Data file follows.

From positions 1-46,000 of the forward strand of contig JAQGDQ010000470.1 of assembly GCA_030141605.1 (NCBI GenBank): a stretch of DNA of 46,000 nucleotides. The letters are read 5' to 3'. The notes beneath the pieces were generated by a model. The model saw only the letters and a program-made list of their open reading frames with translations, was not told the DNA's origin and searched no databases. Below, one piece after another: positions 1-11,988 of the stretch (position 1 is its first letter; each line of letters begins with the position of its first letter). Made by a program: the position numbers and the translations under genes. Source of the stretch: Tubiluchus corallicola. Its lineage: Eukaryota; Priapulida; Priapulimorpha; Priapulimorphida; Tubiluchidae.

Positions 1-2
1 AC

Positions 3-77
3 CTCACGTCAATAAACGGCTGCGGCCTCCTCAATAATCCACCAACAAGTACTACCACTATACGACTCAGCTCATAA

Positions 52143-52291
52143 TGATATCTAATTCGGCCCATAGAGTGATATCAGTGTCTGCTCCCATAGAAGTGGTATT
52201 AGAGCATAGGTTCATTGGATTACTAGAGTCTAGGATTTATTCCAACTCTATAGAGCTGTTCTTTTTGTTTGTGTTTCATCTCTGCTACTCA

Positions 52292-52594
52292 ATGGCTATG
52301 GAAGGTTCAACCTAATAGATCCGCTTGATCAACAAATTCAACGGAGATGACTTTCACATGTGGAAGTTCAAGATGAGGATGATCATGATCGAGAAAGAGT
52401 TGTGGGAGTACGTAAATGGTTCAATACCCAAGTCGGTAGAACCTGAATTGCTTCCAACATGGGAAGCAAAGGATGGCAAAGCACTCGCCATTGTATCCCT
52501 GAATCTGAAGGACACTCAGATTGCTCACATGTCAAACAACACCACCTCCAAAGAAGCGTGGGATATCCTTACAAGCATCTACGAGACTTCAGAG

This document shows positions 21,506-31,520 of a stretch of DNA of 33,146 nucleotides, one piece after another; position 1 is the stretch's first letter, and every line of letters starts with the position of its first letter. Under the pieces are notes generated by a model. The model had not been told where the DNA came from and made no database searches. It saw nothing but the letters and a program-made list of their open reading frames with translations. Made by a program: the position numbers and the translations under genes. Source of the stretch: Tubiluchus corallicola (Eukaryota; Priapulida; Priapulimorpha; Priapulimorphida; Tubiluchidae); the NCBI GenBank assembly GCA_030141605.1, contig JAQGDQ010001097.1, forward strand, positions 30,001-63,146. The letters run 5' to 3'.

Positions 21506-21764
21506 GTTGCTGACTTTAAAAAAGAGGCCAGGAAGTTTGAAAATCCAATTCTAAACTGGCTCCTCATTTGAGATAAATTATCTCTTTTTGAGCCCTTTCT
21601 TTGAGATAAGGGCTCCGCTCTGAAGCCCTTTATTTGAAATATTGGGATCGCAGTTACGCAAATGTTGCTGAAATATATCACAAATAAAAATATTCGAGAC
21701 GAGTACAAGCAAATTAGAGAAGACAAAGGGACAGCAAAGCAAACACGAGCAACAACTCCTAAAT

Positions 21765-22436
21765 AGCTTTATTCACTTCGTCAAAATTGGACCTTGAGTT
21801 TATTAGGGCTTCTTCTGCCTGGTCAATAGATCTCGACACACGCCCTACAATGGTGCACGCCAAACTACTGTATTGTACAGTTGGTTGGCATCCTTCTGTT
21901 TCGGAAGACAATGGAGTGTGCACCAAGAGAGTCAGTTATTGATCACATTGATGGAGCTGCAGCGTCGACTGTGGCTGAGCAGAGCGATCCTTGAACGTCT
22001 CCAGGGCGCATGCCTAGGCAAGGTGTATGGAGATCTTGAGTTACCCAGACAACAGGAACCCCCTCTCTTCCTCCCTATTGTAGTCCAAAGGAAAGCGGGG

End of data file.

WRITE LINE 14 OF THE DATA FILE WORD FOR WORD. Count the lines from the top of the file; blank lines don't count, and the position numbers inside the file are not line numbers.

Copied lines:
This document shows positions 21,506-31,520 of a stretch of DNA of 33,146 nucleotides, one piece after another; position 1 is the stretch's first letter, and every line of letters starts with the position of its first letter. Under the pieces are notes generated by a model. The model had not been told where the DNA came from and made no database searches. It saw nothing but the letters and a program-made list of their open reading frames with translations. Made by a program: the position numbers and the translations under genes. Source of the stretch: Tubiluchus corallicola (Eukaryota; Priapulida; Priapulimorpha; Priapulimorphida; Tubiluchidae); the NCBI GenBank assembly GCA_030141605.1, contig JAQGDQ010001097.1, forward strand, positions 30,001-63,146. The letters run 5' to 3'.